It is ironical that exactly a day after the murder of the anti-superstition activist Narendra Dabholkar in Pune, the Maharashtra government passed the Anti-Black Magic and Superstition ordinance, a bill that had been in the pipeline for 18 years. The force that had been responsible for keeping the bill afloat, despite threats and constraints from several interest groups, particularly the godmen and conmen, as well as Hindu hardliners and the proponents of political Hindutva, was the dauntless determination of the superstition slayer in Dabholkar, who edited the prestigious Marathi language magazine Sadhana and was a tireless champion of benevolent rationalism. In fact, barely two weeks ago, Dabholkar had criticised the Prithviraj Chavan government at a press conference in Pune for not tabling the draft legislation in the recently-concluded monsoon session of the state assembly, something he had been advocating since the late 1990s, overseeing the 29 amendments the bill went through since the time it was first written down. It is, therefore, not only unfortunate, but also deplorable, that Dabholkar was gunned down by unknown assailants on Tuesday in Pune as he was taking his daily morning walk, clearly testifying to the resurgence of irrationalism and belief in blind faith, thanks to the bevy of conmen masquerading as religious leaders or miracle workers and playing with the sentiments of millions of illiterate, and sometimes even literate, masses.
Dabholkar’s death not only drives home the malignancy of mixing personal beliefs in public life, but also underscores the prevalence of several dogmatic faith-based evils that end up harming the fabric of sociocultural life.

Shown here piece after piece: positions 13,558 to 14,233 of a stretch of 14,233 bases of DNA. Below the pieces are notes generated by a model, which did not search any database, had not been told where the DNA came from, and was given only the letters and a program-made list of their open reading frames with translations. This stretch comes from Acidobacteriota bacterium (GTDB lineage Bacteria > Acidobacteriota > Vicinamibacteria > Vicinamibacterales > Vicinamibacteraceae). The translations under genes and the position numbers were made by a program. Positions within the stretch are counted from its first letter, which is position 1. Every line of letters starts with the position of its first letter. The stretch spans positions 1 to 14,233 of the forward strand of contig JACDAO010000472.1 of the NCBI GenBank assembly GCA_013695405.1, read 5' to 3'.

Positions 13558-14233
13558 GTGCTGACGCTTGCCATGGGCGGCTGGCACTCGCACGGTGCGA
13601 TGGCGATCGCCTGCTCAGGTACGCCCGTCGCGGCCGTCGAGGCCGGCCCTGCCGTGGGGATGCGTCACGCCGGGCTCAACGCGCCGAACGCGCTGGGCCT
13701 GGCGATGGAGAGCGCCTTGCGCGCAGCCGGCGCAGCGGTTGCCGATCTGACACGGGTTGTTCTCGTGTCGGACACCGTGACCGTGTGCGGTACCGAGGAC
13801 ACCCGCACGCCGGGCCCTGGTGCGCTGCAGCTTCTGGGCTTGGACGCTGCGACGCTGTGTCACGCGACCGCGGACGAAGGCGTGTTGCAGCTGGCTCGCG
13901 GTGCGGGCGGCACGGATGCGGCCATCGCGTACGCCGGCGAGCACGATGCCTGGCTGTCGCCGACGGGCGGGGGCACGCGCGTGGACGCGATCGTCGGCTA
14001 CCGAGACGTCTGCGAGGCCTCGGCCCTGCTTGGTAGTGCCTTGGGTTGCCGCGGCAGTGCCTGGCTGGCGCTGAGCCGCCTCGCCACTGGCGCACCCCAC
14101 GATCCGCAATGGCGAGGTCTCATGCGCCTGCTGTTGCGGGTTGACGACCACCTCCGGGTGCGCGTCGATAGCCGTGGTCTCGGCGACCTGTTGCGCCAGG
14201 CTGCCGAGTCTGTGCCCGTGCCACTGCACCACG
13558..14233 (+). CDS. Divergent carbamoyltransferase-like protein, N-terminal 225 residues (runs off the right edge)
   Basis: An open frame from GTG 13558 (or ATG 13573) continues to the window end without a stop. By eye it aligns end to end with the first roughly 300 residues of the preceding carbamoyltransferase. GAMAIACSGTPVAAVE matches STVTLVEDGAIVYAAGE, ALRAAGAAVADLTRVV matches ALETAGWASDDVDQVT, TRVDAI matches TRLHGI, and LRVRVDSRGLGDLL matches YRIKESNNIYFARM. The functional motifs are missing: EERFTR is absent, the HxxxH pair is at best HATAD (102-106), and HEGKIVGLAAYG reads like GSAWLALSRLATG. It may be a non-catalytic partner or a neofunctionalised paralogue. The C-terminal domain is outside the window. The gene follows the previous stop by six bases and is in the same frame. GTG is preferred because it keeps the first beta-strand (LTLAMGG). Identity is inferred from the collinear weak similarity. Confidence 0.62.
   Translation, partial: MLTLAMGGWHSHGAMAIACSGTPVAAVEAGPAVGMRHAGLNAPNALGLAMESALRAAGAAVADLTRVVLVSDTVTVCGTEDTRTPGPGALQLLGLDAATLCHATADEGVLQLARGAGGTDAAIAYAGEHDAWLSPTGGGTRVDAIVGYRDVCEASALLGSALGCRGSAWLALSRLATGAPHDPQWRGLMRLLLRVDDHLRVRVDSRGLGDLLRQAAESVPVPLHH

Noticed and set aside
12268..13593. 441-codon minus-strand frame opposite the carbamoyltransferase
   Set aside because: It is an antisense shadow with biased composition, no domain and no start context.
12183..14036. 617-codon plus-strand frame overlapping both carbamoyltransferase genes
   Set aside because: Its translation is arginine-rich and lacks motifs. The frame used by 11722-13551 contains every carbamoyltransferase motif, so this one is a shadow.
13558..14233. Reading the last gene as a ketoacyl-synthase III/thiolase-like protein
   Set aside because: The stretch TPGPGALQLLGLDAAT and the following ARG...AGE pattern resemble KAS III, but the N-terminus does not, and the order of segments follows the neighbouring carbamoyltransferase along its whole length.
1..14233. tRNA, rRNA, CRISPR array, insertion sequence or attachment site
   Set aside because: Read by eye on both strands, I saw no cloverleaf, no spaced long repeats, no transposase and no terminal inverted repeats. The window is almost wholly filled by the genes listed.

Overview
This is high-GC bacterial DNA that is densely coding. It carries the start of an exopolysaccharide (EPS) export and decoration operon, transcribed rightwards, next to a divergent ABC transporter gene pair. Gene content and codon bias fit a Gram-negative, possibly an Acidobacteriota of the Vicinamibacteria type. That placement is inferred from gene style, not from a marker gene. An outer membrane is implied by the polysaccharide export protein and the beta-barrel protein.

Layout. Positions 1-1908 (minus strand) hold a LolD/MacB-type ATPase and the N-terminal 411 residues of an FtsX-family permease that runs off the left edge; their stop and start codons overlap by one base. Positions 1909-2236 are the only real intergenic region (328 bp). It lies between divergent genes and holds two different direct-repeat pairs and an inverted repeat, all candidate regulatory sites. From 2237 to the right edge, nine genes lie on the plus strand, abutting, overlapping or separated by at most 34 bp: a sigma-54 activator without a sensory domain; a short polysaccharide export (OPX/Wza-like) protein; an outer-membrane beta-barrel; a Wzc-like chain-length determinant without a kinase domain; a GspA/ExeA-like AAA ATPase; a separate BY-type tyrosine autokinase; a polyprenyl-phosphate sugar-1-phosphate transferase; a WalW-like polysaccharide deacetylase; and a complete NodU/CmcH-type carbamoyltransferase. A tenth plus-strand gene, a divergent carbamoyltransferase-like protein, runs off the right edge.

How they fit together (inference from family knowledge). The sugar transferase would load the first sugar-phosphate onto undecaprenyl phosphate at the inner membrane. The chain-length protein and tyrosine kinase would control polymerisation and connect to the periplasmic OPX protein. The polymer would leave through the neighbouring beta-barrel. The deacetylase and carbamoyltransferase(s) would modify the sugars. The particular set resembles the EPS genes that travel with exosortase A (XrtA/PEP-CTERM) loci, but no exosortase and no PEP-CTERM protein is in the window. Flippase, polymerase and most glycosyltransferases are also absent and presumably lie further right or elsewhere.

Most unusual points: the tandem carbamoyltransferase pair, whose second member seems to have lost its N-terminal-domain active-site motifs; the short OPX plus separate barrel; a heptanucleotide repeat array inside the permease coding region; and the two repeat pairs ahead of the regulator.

Dabholkar’s outstanding legacy will, nevertheless, live on, especially through the anti-superstition ordinance, which should soon become a law, if the Maharashtra cabinet shows enough gumption and braves the barrage of resistance that it is likely to face once again from the various interest groups that sell outdated quasi-religious notions to profiteer from gullible people. However, the now deceased editor of Sadhana magazine, whose ceaseless activism and the old world social democratic convictions had hel ped launch many a pro-people campaign in the face of grueling financial difficulties, and who had managed to celebrate 65 years of a publication devoted to first-class journalism that had not been diluted with commercial profit-only motives, will not be vindicated in his death if as a society, we do not embrace education and vow to eradicate illiteracy from the face of the nation.
Moreover, Dabholkar, the indefatigable social activist, had also been a vigorous advocate of anti-caste activism, organising campaigns to point out the malevolence of caste-based panchayats, or the perils of political Hindutva that went against the core of our Constitution-sanctioned secular make up. In addition, Dabholkar was not against religion per se, but against its certain political and social manifestations aimed at discriminating or marginalising sections of society. Hence, his flagship anti-superstition bill targeted particular practices of swamis, babas and other imposters who exploited vulnerable man and women to mint money by sleight of hand, and indulging in worthless rituals, thereby flatly negating any religious or spiritual benefits. Clearly, even in death, Dabholkar’s social reforms haven’t ended, though as a nation, we have shamed ourselves once again by slaughtering one of our best minds to pursue narrow ends of unimaginable bigotry.